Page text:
Way back, last April, I was in touch with a Researcher who said he might be spending some time in Washington DC. Oh, be still my heart.
We chatted about the possibility of his going to the National Archives, and yes, that was a distinct possibility. I can think of only three things on the face of this earth that could get my heart pumping as hard and as fast as a runaway freight train. One of them would be a peek at the National Archives civil war files. (The taste of premier chocolate would be another, and the last would be… well, a lady has to have some secrets!)
I started to make a list of men whom I thought were “ours” based on information I compiled from Ancestry.com’s civil war databases. Then, because I thought it would be useful, I started adding units and companies. After that, I thought it might be good to know when they enlisted and when they mustered out. Additionally, because the compiled military files listed the birthplace of each soldier, I highlighted those whose birthdates (after adding their ages at time of enlistment) fell before the move to Ohio. (I was hoping to firm up the Louisa County connection.)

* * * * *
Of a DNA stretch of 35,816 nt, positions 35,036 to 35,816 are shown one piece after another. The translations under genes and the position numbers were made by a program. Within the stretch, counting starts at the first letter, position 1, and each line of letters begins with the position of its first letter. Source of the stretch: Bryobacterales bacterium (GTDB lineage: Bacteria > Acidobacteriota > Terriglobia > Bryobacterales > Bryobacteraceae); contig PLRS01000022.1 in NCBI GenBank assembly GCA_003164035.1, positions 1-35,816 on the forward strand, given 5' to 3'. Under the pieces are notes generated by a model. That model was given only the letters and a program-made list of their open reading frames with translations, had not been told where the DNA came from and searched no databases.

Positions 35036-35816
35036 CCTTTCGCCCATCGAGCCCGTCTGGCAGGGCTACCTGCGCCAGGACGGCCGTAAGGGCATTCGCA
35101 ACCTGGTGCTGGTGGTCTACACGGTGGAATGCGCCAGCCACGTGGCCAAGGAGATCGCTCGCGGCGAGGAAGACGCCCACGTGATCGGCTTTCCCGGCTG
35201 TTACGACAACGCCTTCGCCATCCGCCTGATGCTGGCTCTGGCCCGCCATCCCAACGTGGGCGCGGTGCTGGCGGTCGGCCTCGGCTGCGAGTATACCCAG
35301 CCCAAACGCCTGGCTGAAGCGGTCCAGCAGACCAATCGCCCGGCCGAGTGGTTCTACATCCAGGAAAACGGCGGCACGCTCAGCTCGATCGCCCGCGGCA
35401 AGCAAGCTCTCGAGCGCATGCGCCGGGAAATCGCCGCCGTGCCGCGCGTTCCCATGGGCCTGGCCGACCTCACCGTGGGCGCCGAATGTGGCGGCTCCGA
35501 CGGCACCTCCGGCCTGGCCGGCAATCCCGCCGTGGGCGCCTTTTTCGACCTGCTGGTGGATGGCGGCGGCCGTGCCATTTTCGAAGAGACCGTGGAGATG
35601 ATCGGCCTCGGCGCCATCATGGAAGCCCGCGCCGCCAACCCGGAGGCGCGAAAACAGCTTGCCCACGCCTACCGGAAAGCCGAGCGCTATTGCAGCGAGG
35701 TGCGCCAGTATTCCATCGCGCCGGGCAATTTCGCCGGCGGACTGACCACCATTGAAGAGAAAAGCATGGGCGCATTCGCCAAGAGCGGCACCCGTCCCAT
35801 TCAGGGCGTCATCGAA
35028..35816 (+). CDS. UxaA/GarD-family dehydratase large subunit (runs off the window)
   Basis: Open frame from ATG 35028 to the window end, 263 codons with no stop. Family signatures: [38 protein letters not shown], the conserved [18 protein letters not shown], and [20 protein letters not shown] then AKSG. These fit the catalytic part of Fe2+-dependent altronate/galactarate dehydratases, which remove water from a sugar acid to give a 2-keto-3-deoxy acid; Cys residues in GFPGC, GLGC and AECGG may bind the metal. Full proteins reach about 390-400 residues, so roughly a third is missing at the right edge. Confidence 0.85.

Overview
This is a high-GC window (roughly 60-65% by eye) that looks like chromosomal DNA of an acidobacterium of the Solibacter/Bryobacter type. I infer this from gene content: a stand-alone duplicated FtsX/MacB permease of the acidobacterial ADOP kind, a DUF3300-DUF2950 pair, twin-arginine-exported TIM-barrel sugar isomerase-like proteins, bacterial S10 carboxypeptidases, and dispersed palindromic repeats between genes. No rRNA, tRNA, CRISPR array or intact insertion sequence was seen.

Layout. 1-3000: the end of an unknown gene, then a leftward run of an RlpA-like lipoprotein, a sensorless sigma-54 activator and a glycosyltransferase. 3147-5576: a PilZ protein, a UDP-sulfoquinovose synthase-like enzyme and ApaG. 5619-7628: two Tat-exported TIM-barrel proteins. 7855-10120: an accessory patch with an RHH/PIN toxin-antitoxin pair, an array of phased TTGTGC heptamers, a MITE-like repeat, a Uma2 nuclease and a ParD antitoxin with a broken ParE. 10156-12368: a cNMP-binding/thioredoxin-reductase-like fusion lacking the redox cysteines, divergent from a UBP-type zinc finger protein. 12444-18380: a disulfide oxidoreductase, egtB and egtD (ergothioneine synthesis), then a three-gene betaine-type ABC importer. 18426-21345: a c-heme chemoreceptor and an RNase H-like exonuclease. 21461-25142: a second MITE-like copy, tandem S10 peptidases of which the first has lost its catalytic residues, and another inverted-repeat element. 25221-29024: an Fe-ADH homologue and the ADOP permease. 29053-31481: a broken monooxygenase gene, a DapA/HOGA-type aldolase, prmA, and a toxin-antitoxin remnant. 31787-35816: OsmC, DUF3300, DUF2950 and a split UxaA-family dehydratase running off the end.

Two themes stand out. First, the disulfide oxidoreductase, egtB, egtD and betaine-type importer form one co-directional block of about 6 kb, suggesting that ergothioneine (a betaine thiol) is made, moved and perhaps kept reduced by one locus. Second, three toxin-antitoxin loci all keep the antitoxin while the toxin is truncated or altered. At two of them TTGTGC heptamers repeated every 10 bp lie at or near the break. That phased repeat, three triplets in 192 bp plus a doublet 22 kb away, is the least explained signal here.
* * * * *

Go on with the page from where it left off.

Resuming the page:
By this time, I was well on my way to having a very large, very detailed Excel spreadsheet (because my brain tends to think in spreadsheet format, probably a result of my having been a business major). By that time, sad to say, the opportunity of getting a second hand look at the National Archive’s files had come and gone. Big sigh…
However, from time to time, I would continue working on the database. I added spouses, pension filing dates, parents (or probable parents), and physical descriptions when available. It is an ongoing work. The thing about working with all this data in so much detail, it tends to give you a better grasp on what you know, what you think you know, and what you would like to know.
Though the holidays will keep me busy, I hope to find some time to write a few posts based on this spreadsheet, as well as my making reference to the map I included for my post about the Color Line, and the post about The Vinton County Group.
I believe that in order to find answers to my own ancestral heritage, I need to look beyond my own specific lineage to that of the entire group. How were they all related? Did they really come from Louisa County? Are there any records left that will give us a clue to their true heritage?
It’s a bit like working a gigantic puzzle - A puzzle that came without a picture of how it looks when finished - A puzzle where some of the pieces have been lost - A puzzle, with a little luck and much perseverance, I’d like very much to complete.